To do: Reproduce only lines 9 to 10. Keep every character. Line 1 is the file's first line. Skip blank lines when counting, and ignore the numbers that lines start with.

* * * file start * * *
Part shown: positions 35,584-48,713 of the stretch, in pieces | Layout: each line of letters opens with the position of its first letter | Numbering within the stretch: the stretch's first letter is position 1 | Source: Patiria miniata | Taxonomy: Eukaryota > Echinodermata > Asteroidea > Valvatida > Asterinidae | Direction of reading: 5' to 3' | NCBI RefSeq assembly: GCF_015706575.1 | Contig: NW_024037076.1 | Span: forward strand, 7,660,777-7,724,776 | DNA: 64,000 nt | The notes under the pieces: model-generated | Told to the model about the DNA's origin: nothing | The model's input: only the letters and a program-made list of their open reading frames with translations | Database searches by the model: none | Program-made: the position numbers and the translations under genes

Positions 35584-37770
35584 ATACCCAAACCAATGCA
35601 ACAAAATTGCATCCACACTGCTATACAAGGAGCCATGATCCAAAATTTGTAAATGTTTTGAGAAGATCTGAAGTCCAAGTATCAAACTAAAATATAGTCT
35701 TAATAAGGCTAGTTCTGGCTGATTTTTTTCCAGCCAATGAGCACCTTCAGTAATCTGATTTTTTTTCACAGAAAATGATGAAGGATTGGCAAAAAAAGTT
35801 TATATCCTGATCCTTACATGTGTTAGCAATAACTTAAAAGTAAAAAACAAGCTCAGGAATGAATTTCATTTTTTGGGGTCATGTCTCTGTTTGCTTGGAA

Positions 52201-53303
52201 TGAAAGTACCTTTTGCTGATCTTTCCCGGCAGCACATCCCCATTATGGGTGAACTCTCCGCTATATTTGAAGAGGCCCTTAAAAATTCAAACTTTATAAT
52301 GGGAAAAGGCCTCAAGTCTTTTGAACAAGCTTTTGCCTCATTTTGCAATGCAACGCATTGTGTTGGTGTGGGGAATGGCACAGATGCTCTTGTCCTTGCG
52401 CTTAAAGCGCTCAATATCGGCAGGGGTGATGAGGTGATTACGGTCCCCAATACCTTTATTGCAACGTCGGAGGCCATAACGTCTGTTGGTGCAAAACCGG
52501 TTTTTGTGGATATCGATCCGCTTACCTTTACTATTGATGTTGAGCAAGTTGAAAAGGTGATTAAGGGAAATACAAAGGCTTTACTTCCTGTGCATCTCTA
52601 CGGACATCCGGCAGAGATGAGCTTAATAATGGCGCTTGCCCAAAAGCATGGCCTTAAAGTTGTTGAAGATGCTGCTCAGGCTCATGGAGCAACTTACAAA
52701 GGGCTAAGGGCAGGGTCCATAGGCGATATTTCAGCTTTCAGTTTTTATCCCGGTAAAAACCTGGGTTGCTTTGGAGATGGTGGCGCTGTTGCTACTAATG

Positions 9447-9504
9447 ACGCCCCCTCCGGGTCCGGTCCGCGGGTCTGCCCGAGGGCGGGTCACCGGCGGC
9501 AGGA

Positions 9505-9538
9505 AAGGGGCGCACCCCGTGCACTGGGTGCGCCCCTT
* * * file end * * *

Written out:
52301 GGGAAAAGGCCTCAAGTCTTTTGAACAAGCTTTTGCCTCATTTTGCAATGCAACGCATTGTGTTGGTGTGGGGAATGGCACAGATGCTCTTGTCCTTGCG
52401 CTTAAAGCGCTCAATATCGGCAGGGGTGATGAGGTGATTACGGTCCCCAATACCTTTATTGCAACGTCGGAGGCCATAACGTCTGTTGGTGCAAAACCGG